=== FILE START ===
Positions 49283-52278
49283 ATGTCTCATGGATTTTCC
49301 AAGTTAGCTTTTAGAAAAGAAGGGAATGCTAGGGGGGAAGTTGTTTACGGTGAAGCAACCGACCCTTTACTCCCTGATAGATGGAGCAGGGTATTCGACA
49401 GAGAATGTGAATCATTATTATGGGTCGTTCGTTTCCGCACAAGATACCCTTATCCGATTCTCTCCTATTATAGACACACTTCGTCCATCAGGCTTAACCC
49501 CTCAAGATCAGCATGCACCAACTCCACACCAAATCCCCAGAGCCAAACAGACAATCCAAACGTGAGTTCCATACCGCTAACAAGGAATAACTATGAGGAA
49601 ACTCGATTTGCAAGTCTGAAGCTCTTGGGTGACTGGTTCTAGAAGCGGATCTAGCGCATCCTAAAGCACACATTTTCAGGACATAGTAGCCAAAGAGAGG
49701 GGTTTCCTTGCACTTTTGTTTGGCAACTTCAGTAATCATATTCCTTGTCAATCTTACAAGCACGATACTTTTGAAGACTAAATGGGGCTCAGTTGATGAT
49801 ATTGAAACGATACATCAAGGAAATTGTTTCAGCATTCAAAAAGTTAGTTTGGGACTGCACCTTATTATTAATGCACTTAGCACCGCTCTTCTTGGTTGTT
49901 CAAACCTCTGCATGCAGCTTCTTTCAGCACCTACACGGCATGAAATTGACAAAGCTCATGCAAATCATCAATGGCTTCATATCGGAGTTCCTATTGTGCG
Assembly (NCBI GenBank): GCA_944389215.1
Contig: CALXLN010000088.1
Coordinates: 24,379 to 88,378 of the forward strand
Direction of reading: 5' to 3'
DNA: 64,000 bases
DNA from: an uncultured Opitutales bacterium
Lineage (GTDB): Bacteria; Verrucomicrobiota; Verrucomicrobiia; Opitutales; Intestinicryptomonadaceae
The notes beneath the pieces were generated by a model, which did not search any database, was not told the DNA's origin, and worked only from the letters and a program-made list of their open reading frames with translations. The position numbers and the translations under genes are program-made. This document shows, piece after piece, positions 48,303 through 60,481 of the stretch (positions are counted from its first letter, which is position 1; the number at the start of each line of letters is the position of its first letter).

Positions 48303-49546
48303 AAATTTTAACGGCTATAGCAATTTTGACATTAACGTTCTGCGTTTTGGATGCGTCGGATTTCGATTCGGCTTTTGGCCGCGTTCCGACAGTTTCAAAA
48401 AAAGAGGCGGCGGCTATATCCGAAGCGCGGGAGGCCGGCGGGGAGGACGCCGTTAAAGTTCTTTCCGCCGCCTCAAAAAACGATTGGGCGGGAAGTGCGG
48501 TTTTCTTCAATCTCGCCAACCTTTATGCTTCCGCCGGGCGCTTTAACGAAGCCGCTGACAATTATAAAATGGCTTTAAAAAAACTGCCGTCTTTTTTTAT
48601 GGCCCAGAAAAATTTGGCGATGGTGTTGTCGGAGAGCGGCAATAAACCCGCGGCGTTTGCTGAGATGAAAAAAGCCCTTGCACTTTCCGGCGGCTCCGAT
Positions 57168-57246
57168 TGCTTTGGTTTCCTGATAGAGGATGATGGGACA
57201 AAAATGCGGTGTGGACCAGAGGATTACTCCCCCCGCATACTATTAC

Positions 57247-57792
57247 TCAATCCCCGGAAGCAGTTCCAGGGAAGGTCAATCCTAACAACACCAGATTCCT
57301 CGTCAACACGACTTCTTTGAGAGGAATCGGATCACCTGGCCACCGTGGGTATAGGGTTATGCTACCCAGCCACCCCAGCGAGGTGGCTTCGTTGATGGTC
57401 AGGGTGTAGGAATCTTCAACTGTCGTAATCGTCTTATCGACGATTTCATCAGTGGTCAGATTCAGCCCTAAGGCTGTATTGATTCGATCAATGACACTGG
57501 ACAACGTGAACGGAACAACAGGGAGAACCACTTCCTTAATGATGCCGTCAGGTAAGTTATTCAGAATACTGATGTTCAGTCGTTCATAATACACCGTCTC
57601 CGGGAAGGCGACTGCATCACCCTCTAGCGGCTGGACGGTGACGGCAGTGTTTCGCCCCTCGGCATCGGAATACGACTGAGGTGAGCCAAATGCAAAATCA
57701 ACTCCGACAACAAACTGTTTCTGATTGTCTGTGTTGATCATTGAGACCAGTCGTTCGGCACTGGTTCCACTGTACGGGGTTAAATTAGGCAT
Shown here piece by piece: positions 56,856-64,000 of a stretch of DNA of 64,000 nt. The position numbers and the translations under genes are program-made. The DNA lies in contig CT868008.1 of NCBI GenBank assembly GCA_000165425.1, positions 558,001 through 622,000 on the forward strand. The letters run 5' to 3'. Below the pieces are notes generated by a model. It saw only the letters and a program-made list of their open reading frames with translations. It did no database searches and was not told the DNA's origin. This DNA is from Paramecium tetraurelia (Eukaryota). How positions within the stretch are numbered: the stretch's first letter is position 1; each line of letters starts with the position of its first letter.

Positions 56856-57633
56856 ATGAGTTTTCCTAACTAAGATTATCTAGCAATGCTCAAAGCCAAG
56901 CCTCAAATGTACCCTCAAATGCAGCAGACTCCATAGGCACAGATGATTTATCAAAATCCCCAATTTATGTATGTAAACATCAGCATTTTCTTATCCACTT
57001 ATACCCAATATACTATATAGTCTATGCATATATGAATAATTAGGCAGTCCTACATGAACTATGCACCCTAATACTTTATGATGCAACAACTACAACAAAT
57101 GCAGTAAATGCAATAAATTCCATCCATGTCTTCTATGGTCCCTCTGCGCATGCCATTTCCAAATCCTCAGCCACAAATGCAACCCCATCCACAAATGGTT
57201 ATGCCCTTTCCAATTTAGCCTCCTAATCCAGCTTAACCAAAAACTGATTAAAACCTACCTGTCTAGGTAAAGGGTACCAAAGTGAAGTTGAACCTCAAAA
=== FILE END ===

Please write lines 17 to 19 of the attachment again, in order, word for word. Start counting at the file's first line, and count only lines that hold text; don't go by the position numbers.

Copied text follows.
The notes beneath the pieces were generated by a model, which did not search any database, was not told the DNA's origin, and worked only from the letters and a program-made list of their open reading frames with translations. The position numbers and the translations under genes are program-made. This document shows, piece after piece, positions 48,303 through 60,481 of the stretch (positions are counted from its first letter, which is position 1; the number at the start of each line of letters is the position of its first letter).

Positions 48303-49546
48303 AAATTTTAACGGCTATAGCAATTTTGACATTAACGTTCTGCGTTTTGGATGCGTCGGATTTCGATTCGGCTTTTGGCCGCGTTCCGACAGTTTCAAAA